• Before you began using heroin, were you hooked on prescription-type opiates?
  • When you use heroin or opiate medications, how often do you use alcohol, benzos, or downers within a couple hours before or after?

Results and publications

Qualitative Interviews

To bring a real-world, human perspective to quantitative data, we conduct qualitative interviews with diverse groups of people who use drugs. Interviews are an opportunity to enrich our understanding of results from previous surveys and to identify new questions for future surveys.

Below is a compilation of these surveys and interviews, including content notes and links to published results.

2023 - Perspectives of People Who Use Fentanyl in WA State

Number of participants: 30 syringe services program (SSP) participants in WA State who reported recent fentanyl use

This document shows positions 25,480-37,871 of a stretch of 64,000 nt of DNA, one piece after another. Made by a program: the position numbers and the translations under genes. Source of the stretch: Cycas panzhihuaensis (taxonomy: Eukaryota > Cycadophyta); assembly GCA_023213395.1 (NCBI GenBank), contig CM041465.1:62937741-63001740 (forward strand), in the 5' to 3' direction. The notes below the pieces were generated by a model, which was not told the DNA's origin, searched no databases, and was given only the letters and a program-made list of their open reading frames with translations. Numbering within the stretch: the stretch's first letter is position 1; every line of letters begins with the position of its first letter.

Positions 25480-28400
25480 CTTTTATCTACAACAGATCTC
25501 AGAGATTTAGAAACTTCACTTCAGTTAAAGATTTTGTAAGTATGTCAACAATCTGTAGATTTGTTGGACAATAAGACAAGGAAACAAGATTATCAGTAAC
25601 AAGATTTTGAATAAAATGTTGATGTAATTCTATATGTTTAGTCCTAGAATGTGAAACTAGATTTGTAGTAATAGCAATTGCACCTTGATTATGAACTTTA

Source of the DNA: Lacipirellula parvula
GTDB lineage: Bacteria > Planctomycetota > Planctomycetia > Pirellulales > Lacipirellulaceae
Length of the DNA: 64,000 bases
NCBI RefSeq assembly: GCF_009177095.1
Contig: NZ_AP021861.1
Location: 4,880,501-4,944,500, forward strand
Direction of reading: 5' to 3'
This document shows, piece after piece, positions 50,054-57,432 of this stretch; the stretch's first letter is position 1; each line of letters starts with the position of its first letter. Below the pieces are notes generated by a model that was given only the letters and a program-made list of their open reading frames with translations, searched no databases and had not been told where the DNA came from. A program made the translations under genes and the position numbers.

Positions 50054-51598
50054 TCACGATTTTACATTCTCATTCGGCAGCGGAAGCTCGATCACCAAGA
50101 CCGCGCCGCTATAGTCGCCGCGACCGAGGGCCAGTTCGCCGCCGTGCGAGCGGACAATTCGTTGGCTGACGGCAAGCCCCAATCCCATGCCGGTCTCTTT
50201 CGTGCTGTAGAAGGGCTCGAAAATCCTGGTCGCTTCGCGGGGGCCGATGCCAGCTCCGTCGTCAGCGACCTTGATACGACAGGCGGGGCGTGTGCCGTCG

Key findings

  • People had complex reasons for using fentanyl including: physical pain, mental health issues, withdrawal, and availability of fentanyl.
  • Most participants were interested in stopping or reducing their fentanyl use, but saw significant barriers to doing so.
  • What does ideal care look like: accessible, non-judgmental, holistic.

Many participants lacked stable housing, employment, transportation, childcare, and primary health care and programs should work to address these needs.

Results and publications

2021 - Perspectives of People Who Use Methamphetamine on Reducing or Stopping Their Use

Number of participants: 27 Eastern Washington SSP participants who use methamphetamine)

Key findings

  • Most participants saw both benefit and harm from their methamphetamine use.
  • Interest in stopping or reducing methamphetamine use was fluid throughout the interviews.

Many participants lacked stable housing, employment, transportation, childcare, and primary health care.

Results and publications